Old Town - Starowka - Warsaw
Climb up to the viewing platform next to St Anna's Church. You will see the Old Town and much further from bird-view perspective and will have fine platform to shot decent photos of the capital.
Old Town - Starowka is Best For
Directions to Old Town - Starowka
Warsaw's exquisitely reconstructed Old Town (locally called Starowka) is peaceful, quaint and picturesque, with narrow cobbled streets, colourful façades and archways leading the curious explorer into courtyards and back alleys. A whole afternoon could be spent wandering this winding maze and discovering all its nooks and crannies.
As you leave traffic and modernity behind at Plac Zamkowy (Castle Square), the grand square laid out before the Royal Castle that marks the beginning of the Old Town, one or two central streets will lead you straight up to the Market Square - passing by restaurants, cafés, shops selling amber and other local goods, and a few ice cream vendors along the way. But round the side of the castle is the narrower, less crowded Kanonia street, which opens up into a tiny triangular courtyard of slope-roofed houses in rusty autumn tones, with a large bell displayed in the centre. This little square was once the site of the graveyard of the parish church, now an important cathedral, behind which it lies - the church of Saint John the Baptist. The area around it was once devoted to canonry, hence its name. From here you can pass under one of Warsaw Old Town's charming white archways in the direction of the Main Square, or turn toward the river for more narrow cobbled alleyways.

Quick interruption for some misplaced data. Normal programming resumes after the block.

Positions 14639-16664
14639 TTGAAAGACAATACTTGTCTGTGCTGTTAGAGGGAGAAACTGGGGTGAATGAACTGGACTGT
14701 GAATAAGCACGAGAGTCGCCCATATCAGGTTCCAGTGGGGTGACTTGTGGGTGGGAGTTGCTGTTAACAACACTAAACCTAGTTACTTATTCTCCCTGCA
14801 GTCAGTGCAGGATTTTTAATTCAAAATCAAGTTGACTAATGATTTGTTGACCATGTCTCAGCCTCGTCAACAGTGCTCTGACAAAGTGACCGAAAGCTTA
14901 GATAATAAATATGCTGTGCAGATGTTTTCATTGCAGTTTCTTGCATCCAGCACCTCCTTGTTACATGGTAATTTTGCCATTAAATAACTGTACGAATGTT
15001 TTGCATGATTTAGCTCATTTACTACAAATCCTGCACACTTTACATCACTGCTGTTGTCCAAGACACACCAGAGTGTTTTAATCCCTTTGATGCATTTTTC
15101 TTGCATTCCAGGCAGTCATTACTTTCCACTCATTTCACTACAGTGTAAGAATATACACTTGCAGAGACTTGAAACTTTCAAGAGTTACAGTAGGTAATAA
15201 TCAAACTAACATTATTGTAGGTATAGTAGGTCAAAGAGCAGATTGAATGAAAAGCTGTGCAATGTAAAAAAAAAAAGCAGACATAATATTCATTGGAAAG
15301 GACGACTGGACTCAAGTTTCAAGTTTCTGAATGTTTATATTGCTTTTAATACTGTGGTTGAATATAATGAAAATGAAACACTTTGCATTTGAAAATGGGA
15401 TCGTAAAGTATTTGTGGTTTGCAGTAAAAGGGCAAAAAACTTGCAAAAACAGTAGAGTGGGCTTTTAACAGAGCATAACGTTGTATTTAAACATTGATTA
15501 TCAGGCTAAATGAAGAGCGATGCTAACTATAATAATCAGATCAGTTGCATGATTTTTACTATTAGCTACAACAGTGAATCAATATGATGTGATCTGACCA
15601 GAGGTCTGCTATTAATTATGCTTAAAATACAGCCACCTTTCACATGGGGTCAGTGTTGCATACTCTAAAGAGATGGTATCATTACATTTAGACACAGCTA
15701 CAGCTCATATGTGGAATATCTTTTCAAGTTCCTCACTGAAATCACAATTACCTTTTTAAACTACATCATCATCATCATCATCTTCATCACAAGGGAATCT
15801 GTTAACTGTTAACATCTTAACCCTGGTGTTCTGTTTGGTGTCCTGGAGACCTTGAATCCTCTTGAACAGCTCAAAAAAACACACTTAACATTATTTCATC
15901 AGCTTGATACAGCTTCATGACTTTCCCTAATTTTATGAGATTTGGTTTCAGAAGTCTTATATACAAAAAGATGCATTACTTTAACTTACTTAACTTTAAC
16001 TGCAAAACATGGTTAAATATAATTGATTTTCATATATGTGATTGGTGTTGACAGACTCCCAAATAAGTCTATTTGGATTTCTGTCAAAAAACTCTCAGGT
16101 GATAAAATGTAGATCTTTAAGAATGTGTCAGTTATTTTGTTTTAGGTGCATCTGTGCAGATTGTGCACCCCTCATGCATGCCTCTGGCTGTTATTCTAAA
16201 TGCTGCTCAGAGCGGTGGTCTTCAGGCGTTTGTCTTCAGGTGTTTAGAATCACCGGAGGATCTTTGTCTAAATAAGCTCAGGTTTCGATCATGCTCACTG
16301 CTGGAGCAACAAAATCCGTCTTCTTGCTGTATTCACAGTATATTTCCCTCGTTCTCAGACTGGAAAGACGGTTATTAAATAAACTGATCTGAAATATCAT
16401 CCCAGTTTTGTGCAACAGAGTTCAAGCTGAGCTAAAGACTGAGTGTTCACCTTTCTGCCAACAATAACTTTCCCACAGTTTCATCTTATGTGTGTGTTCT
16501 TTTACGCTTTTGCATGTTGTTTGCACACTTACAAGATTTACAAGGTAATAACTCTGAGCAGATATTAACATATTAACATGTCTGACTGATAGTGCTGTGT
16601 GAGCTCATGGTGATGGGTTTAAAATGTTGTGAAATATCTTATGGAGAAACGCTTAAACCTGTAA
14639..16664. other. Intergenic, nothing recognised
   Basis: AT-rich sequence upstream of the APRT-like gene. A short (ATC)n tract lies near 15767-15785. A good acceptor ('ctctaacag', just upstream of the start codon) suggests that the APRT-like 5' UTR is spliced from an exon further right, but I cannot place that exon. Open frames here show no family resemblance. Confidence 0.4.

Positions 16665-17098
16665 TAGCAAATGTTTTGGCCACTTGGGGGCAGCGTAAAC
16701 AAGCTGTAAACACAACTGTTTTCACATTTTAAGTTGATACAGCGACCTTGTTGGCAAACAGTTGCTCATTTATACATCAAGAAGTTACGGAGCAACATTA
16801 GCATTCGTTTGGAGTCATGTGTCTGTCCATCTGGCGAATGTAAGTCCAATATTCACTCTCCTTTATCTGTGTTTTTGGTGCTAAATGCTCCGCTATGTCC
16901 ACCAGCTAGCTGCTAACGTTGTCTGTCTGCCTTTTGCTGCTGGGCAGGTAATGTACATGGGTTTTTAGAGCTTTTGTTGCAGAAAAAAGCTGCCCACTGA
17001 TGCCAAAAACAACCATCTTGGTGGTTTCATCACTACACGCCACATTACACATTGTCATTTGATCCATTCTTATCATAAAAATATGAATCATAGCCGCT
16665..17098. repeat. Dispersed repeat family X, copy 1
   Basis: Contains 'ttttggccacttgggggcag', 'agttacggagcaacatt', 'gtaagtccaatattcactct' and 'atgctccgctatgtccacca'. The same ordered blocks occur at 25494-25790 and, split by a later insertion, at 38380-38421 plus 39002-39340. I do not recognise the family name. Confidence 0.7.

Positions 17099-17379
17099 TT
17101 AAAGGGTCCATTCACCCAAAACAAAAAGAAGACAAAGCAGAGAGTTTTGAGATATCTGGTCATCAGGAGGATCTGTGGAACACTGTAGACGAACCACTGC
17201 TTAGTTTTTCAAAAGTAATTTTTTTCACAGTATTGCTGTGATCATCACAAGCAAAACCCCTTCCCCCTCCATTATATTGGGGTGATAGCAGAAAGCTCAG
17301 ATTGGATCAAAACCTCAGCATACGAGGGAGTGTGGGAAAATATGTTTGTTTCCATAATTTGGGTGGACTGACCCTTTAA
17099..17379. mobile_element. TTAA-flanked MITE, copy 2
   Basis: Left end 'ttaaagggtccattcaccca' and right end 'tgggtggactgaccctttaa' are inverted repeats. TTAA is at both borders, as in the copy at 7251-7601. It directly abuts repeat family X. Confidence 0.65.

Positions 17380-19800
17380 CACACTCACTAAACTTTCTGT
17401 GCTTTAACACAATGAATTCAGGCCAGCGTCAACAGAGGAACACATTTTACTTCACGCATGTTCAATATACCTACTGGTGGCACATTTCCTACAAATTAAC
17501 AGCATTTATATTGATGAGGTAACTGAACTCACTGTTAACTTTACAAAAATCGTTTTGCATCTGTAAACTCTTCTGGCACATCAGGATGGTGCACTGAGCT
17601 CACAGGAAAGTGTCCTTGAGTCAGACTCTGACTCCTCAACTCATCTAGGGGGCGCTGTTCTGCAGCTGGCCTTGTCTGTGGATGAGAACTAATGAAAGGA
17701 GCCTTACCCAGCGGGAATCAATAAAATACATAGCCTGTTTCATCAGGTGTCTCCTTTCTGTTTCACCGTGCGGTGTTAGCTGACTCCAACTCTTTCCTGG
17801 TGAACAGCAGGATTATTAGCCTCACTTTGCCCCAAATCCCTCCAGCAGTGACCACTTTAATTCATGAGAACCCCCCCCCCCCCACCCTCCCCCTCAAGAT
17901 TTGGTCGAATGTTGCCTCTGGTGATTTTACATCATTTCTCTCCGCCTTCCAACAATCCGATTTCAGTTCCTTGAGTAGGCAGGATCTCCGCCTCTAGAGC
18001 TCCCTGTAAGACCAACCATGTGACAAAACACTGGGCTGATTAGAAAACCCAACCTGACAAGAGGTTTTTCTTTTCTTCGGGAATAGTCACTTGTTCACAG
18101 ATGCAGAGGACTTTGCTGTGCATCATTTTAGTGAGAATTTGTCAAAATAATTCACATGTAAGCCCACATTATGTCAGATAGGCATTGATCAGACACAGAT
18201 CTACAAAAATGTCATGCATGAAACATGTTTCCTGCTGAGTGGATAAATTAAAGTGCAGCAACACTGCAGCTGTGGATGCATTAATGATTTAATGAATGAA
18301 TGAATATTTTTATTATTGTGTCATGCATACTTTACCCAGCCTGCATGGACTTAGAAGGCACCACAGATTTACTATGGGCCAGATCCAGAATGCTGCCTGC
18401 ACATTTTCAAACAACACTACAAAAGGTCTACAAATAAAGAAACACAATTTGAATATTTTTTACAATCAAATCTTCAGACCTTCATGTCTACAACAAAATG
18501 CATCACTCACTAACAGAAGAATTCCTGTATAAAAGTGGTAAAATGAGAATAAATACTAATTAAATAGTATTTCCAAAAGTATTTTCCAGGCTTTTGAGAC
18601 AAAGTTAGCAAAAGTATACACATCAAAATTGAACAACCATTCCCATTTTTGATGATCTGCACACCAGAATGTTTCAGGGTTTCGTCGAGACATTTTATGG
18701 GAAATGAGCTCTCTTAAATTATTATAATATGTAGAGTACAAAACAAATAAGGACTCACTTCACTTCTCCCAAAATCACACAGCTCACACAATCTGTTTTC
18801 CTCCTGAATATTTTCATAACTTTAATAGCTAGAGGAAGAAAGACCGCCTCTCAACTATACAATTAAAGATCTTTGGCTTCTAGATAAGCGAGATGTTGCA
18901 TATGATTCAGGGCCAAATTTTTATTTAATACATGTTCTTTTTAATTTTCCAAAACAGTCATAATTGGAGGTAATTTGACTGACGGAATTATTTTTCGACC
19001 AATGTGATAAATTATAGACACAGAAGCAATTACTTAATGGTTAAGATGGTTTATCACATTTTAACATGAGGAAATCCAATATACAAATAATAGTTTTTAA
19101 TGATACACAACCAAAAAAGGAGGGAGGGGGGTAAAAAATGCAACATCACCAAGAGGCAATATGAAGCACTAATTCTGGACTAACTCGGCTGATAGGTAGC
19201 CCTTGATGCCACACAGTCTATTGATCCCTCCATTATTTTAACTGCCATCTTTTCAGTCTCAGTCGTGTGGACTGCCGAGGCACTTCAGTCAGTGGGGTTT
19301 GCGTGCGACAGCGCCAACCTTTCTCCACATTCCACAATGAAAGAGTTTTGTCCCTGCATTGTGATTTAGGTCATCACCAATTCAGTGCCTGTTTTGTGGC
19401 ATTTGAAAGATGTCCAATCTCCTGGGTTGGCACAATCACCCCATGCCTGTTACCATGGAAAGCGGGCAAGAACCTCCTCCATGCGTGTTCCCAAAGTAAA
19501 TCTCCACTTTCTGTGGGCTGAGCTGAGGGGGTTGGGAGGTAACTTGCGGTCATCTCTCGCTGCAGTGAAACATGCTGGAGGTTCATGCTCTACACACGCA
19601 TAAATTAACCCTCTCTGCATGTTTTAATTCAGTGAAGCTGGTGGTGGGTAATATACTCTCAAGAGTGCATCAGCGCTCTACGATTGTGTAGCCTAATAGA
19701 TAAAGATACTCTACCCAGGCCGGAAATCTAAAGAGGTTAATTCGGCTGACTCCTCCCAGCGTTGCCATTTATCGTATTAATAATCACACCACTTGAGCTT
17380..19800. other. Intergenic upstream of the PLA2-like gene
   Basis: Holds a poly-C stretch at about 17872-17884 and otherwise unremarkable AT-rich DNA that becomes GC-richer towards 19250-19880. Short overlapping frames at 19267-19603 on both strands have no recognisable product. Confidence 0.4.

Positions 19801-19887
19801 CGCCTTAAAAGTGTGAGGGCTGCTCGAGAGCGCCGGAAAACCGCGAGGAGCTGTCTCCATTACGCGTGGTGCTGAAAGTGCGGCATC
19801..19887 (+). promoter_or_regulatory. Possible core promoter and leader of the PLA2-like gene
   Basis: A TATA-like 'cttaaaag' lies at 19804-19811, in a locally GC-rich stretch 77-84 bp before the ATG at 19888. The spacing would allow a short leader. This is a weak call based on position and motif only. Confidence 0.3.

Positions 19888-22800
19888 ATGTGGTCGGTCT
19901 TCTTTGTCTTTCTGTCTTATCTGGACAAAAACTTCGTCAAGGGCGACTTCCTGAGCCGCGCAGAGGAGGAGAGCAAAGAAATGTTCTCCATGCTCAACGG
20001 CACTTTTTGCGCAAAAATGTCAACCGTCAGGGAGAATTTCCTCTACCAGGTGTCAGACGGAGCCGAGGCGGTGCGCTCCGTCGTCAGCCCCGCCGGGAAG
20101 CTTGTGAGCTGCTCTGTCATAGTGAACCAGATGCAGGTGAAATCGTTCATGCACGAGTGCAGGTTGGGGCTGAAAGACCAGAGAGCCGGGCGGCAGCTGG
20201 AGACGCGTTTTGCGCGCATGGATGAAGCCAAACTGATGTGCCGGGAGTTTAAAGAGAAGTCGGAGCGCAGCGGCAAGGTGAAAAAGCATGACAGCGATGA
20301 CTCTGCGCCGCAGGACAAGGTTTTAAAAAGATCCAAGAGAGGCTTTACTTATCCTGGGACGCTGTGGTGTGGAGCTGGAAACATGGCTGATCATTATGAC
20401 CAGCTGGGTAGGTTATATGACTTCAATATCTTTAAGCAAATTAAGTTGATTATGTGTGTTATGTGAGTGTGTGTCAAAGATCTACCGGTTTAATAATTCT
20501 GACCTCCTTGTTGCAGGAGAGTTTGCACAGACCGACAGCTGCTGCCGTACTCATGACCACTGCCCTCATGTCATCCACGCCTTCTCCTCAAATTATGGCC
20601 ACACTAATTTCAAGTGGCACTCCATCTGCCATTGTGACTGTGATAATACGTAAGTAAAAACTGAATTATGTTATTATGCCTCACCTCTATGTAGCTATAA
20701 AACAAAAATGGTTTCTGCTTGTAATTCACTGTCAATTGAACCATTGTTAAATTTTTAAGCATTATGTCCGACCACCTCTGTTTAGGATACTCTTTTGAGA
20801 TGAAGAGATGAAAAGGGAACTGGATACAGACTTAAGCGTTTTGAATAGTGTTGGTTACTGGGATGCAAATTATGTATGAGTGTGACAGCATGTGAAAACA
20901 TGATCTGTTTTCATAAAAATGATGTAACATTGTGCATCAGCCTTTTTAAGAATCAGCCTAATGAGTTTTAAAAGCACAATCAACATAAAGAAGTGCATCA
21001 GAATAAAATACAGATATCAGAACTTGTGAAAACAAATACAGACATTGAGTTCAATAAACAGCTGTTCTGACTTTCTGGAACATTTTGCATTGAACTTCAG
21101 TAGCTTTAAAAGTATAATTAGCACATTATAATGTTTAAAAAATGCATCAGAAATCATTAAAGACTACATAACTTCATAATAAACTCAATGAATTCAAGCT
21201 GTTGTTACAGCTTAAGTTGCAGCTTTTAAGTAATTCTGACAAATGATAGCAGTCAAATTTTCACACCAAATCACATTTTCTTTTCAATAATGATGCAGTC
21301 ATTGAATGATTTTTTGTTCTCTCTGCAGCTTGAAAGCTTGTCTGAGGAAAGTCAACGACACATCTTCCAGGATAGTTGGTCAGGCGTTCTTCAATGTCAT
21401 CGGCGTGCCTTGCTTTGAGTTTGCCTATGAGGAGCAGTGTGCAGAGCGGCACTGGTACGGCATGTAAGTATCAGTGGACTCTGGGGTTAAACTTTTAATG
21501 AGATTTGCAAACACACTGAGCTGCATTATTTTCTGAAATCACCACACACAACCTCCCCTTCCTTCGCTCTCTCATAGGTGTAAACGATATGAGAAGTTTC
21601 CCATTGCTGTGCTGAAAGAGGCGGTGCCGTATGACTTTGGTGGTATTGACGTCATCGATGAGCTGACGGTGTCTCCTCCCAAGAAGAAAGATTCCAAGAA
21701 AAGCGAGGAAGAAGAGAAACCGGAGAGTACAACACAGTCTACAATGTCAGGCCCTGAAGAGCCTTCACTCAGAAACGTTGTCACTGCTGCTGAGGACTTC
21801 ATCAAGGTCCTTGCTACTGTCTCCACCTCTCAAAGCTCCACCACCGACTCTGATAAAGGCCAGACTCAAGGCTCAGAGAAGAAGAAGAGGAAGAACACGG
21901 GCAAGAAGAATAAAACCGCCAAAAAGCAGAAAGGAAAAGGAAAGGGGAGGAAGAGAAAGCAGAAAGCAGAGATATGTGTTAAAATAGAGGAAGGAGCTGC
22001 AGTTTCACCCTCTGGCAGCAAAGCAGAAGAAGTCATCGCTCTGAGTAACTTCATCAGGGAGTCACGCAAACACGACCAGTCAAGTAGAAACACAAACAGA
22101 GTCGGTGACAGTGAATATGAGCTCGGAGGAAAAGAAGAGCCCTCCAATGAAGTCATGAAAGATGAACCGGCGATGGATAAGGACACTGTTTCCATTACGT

Skirting the eastern side of the tangle of Old Town streets is the sloping Brzozowa, which passes some old sunken gardens and homes overgrown in ivy, opening out into one of the city's loveliest views. Standing against the streetside railing, you look down toward the riverbank, across the Vistula and over the whole of right-bank Warsaw. Behind you, the Old Town rises slightly toward the Main Square, punctuated by tightly-clustered church towers and turrets. If the nearby cafés have a summer garden open, there's no better place to sit and enjoy the view.
It might be interesting to know that this spot was once dubbed 'Gnoja Góra', or 'Dungheap Hill' - it was the chosen site for the disposal of city waste. In an attempt to improve renaissance Warsaw's hygiene (and smell), the city administration decreed that all waste should be dumped neatly in designated sections of the street. Rubbish collectors, who were only allowed to work at night, then carted the stuff to the outcropping at the foot of the city walls and left it to rot in peace. We can clearly see today that Warsaw's waste once had its hold on prime real estate, with its stunning view of the river, Royal Castle and city streets.
Further up Brzozowa street you'll come upon Kamienne Schodki (the Stone Steps), a romantically uneven stairway cutting its narrow course from the higher level of the Main Square through what once would have been the city walls. The steps, an Old Town feature since the fifteenth century, were once trod by the august feet of Napoleon Bonaparte. Today, they are one of the most photographed spots in the city.